“Women belong in all places where decisions are being made . . . . It shouldn’t be that women are the exception.” –Ruth Bader Ginsburg
Women began earning American juris doctorate degrees in 1870, began arguing before the United States Supreme Court in 1879, and began organizing as a group by forming the National Association of Women Lawyers in 1899. Although the road for female lawyers was perilous in the early years, and some would say that continues to be the case, the legal industry has progressed leaps and bounds for women in recent years. Lady lawyers are representing clients in every court, holding powerful positions in private practice, and advising some of the largest corporations in our country. This progression over time is inspiring, but we still have more work to do.
Women have made a stronger showing in law school admissions in recent years. The number of women who began juris doctorate programs in 2017 was 51%, in 2018 was 52%, and in 2019 was 54%. However, even though the number of women graduates has exceeded 50% every year since 2016, women only comprise 38% of all lawyers in the United States.
Obtaining a law degree is certainly a difficult feat, but that is not the end of the struggle for lady lawyers as they continue to fight against the proverbial “glass ceiling.” The traditional progression of a career at a law firm includes a number of years as an associate attorney, with the aim of securing a position as partner. As of 2019, 47% of associates are women, while only 24% of partners are women.
We can glean from these statistics that at some point along the timeline of the standard partner track, women are digressing to take non-traditional roles in their law firms, leave firm life for corporate in-house positions, or leave the practice of law on a temporary or permanent basis. There are many explanations for why this happens. Depending on the area of law, some firms impose strict billable hour requirements for their associates. These requirements are known to cause a severe imbalance in a lawyer’s work/life balance and impose incredible levels of stress. Certainly, billing requirements in this sense affect all attorneys regardless of gender. However, the most obvious reason why stringent billing requirements cause women to leave their law firm positions, either temporarily or permanently, is to accommodate raising children.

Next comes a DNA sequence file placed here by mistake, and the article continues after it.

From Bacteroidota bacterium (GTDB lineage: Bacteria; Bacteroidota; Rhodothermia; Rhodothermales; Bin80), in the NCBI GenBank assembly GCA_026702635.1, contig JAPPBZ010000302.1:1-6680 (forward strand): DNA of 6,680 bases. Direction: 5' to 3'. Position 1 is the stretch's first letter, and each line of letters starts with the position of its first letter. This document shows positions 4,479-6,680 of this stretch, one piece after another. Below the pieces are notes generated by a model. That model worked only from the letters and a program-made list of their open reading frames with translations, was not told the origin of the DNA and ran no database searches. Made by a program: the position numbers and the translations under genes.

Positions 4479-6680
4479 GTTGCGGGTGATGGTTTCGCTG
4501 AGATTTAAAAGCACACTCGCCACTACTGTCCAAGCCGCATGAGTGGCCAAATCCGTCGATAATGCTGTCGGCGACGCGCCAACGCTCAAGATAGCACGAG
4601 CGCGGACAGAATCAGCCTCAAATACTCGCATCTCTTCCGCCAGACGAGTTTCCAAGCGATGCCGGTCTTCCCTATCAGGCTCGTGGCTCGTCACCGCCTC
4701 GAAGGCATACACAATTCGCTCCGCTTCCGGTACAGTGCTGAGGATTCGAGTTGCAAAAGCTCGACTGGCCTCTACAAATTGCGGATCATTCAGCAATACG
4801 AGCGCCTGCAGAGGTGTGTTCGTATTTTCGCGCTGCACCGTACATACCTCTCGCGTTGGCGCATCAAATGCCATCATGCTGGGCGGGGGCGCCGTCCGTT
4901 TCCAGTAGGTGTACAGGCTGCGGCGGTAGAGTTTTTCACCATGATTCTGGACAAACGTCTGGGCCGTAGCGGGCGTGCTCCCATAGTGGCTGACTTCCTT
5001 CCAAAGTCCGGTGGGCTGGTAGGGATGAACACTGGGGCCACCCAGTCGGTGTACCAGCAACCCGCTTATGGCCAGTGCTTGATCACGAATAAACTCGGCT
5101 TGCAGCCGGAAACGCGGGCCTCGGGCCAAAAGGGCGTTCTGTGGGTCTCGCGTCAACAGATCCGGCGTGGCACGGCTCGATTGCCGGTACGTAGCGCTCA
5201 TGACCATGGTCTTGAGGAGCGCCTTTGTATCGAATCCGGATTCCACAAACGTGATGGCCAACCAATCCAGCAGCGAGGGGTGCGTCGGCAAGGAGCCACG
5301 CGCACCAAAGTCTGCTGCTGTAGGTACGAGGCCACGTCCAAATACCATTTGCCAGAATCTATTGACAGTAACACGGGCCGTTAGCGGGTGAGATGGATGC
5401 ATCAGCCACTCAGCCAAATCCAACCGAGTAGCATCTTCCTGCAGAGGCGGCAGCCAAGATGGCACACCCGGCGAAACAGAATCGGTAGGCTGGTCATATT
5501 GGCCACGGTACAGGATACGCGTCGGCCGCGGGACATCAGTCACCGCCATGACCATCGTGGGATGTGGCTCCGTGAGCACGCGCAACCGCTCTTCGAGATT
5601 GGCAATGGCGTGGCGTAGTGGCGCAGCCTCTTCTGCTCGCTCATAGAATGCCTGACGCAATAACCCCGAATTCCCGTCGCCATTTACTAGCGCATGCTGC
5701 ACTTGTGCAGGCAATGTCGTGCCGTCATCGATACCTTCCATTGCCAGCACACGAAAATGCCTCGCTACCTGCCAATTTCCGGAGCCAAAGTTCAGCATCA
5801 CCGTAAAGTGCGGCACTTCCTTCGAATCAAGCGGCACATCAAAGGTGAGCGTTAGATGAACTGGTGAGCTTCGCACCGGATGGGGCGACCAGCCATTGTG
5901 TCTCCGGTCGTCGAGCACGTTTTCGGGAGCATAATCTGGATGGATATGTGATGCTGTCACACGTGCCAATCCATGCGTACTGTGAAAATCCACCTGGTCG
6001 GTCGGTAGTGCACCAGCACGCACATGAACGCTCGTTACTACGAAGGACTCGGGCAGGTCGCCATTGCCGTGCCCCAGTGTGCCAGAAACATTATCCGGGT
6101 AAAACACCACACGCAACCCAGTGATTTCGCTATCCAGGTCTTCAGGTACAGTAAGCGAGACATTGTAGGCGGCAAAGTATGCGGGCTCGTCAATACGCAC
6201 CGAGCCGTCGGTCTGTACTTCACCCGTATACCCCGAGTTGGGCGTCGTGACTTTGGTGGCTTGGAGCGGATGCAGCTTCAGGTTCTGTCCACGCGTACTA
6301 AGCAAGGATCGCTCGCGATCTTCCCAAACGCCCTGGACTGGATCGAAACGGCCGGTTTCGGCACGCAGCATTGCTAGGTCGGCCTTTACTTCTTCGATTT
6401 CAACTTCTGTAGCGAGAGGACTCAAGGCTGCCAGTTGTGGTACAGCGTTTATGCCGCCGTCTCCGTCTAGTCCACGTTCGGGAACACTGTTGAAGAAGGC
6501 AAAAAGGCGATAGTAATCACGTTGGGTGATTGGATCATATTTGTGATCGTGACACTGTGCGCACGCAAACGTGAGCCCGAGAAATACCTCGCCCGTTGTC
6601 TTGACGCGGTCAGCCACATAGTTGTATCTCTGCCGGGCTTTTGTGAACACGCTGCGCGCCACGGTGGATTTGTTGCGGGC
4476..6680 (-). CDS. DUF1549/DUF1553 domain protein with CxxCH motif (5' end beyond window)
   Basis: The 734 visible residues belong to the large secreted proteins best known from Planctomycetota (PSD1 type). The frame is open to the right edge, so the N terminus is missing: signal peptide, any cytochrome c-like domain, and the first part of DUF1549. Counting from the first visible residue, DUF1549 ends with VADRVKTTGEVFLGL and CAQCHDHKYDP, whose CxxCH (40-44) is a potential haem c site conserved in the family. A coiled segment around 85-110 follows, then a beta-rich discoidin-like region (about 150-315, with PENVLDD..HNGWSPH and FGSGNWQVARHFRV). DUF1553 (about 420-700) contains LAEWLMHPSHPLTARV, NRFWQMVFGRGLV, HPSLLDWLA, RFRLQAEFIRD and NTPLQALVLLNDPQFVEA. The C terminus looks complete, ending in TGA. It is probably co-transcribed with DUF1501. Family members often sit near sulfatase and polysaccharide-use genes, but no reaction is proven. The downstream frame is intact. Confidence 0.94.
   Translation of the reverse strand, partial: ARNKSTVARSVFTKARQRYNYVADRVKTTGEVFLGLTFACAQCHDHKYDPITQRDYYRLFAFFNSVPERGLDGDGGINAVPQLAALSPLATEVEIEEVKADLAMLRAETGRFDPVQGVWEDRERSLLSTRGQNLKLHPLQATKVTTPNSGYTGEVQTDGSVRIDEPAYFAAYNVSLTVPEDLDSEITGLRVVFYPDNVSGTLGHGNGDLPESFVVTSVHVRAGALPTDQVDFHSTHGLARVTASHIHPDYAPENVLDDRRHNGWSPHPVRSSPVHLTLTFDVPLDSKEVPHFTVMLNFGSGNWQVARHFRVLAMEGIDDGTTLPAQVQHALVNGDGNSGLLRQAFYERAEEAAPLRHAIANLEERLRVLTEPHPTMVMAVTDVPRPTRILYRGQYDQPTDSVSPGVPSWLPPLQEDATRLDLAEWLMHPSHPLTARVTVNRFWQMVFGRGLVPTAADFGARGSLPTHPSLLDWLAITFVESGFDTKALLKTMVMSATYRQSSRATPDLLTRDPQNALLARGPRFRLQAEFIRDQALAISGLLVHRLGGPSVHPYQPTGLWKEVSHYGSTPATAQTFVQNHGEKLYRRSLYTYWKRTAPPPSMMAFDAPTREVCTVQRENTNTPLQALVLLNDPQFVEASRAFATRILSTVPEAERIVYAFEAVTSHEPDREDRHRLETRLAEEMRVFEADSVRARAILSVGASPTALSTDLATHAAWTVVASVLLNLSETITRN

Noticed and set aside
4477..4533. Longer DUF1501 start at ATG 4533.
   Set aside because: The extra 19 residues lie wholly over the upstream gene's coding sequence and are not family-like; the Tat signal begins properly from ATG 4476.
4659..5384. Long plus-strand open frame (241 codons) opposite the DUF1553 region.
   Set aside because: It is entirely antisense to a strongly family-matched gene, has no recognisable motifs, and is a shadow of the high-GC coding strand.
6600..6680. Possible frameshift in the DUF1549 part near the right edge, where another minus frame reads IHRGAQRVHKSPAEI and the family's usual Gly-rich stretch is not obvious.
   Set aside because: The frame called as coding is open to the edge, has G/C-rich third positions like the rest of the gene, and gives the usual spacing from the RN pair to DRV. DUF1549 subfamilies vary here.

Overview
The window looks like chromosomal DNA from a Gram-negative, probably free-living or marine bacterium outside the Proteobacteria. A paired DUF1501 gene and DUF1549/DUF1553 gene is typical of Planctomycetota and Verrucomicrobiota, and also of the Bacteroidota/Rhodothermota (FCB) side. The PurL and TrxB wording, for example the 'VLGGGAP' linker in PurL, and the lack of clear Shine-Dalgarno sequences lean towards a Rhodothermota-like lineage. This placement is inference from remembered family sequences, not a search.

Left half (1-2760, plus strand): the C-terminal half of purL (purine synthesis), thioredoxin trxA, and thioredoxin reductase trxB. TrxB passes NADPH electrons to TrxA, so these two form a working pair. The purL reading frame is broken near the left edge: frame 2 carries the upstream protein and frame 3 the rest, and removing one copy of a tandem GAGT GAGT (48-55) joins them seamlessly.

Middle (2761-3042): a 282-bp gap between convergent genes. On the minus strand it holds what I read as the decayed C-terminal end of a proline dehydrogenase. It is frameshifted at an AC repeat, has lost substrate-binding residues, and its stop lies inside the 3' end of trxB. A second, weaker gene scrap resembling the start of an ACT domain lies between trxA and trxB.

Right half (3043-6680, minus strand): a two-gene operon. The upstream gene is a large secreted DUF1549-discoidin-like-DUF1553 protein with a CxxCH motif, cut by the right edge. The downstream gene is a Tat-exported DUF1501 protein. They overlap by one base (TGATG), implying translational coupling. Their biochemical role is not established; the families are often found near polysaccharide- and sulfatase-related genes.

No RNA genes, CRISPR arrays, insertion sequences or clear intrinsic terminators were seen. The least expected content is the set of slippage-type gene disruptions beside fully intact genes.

Research conducted by the Pew Research Center in 2017 indicates that our society largely believes that men face more pressure to financially support their families and obtain career success, while the pressure of being physically attractive and an involved parent falls more heavily on women. Although our society sees an increasing number of men take on the role of primary caretaker, both societal pressure and personal preferences may account for the disproportionate number of women who leave firm life or choose a non-partnership option.
In addition, statistics show that 37% of attorneys in counsel positions and 57% of lawyers working in non-traditional track or staff attorney positions in law firms are women. These roles tend to offer a lawyer more flexibility in scheduling and impose fewer expectations to generate new business by building a client base. Similarly, positions as corporate in-house counsel are generally known to provide a more generous work/life balance than firm positions.
One issue that has become an increasing topic of conversation amongst lady lawyers is “Imposter Syndrome.” Imposter syndrome is a pattern in which one doubts one’s accomplishments and has a persistent internalized fear of being exposed as a fraud despite external evidence of their competence. This syndrome is especially common among women in high-stress, high-achievement environments like the law. In recent years, law firms, state bar associations, and other legal organizations have begun initiatives to raise awareness about the psychological toll the practice of law takes on lawyers. Women who suffer from imposter syndrome should recognize that it is a common struggle for their peers and should feel comfortable talking with mentors, friends, or colleagues about these issues.
As mentioned above, women account for 24% of partner positions and the women who break the glass ceiling to attain those positions certainly bring to their firms a variety of strengths. One author shared her thoughts on nine qualities of female attorneys who break through the glass ceiling:
Simply put, women in the law who are willing to stand up for themselves succeed. They bring a unique perspective to their cases and are an incredibly valuable asset for a firm in situations where a client prefers a woman attorney. This is not to say that women bring a “better” perspective than men—just “different.” Lady lawyers who succeed are also some of the most supportive of their fellow women of the law, embracing the maxim: “Be the woman who fixes another woman’s crown without telling the world that it was crooked.”
Watts Guerra LLP is a firm of highly experienced trial lawyers with a nationwide practice handling some of the largest catastrophic injury and death, product liability, commercial litigation, and mass tort cases in the country. Watts Guerra also understands and fully embraces the role women play in the law firm environment. The firm has seventeen partners, three associates, and six attorneys who are of counsel. Of those, five partners, all three associates, and one of counsel attorney are women. The attorneys at Watts Guerra are afforded equal opportunities, regardless of gender, and the firm environment is collegial, fostering growth and inclusivity.
Watts Guerra LLP
Four Dominion Drive, Bldg. 3, Suite 100
San Antonio, Texas 78257
Phone: (210) 447-0500